Tutsan - Hypericum androsaemum
Semi evergreen, hairless shrub to 70 cm. Stems with two raised lines. Leaves opposite, oval to oblong and unstalked. Flowers pale yellow, 18 to 22 mm in small terminal clusters.
There are several other shrubby Hypericum, all garden escapes. The hybrid with Stinking Tutsan (Hypericum x inodorum) has petals longer than sepals and a faint unpleasant smell when bruised, and the cultivated variety 'Elstead', with red fruits, is frequently planted.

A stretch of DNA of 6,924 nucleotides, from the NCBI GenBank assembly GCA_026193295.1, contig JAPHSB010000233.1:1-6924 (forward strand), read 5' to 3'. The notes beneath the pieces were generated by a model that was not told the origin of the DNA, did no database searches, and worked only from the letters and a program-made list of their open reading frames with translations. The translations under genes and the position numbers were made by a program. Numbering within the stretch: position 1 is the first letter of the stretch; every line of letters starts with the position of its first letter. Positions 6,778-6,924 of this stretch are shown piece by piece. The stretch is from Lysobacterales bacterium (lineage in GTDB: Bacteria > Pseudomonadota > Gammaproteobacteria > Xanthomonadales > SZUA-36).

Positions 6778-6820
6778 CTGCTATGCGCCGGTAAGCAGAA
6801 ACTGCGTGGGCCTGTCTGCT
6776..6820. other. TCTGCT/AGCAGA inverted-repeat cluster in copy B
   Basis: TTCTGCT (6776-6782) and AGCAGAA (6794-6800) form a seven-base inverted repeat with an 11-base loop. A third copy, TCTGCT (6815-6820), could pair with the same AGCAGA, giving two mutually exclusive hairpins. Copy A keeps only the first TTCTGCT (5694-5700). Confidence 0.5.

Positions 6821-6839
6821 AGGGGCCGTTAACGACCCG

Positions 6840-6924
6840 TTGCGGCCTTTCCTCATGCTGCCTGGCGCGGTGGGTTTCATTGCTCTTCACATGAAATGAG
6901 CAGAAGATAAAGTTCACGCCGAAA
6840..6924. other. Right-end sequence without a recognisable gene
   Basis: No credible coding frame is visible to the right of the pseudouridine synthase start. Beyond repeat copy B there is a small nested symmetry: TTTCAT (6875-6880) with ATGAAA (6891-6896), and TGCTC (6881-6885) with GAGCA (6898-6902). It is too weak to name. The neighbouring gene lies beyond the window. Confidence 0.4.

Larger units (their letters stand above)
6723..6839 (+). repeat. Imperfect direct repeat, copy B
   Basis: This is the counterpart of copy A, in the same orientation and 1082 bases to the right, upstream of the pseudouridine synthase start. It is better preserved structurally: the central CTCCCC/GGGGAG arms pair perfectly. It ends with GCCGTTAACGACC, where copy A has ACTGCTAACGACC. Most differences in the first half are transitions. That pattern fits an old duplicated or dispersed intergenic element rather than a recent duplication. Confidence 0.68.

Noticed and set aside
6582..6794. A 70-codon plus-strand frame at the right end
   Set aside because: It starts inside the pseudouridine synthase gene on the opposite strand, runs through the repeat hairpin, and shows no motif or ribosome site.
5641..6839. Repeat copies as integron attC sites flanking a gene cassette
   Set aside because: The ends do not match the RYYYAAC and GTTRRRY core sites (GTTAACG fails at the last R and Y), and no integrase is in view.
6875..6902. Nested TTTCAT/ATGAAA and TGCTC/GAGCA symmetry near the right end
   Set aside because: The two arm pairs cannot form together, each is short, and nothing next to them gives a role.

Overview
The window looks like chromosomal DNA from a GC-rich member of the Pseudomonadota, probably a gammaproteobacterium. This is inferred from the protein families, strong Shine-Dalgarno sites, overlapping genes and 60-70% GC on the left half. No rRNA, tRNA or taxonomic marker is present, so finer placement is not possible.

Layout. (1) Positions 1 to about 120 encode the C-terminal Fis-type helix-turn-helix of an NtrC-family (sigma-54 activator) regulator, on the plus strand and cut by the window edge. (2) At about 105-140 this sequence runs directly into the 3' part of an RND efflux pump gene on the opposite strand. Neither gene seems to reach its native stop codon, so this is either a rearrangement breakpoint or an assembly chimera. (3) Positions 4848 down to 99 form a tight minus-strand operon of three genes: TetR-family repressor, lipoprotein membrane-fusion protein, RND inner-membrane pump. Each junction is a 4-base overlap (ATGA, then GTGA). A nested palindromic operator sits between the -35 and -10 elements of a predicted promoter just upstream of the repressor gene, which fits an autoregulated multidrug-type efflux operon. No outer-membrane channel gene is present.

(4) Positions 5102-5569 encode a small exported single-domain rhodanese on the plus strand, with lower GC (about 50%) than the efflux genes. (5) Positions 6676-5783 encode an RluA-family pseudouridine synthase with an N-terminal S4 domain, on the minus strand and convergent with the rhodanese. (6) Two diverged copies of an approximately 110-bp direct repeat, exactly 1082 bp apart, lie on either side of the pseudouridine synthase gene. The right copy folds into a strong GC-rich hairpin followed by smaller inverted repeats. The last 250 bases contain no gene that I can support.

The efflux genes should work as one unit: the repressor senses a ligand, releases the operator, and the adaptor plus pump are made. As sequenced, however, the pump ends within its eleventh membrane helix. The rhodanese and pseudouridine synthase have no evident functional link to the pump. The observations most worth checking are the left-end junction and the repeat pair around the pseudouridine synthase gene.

Woody plant; 3 styles; sepals persistent until fruit ripens; petals shorter than or as long as sepals
A photo of the plant with details of flowers/fruit
Often in damp or shaded habitats including deciduous woodland and hedgerows, often on disturbed ground or near to habitation.
June to August.
Occasional in Britain, and often as a garden escape, but native in some parts of Britain.
Uncommon in Leicestershire and Rutland where it is usually found as a garden escape. In the 1979 Flora survey of Leicestershire it was found in 3 of the 617 tetrads.
In the current checklist, (Jeeves 2011) it is listed as Alien, rare
Leicestershire & Rutland Map
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Yellow squares = NBN records (all known data)
Coloured circles = NatureSpot records: 2020+ | 2015-2019 | pre-2015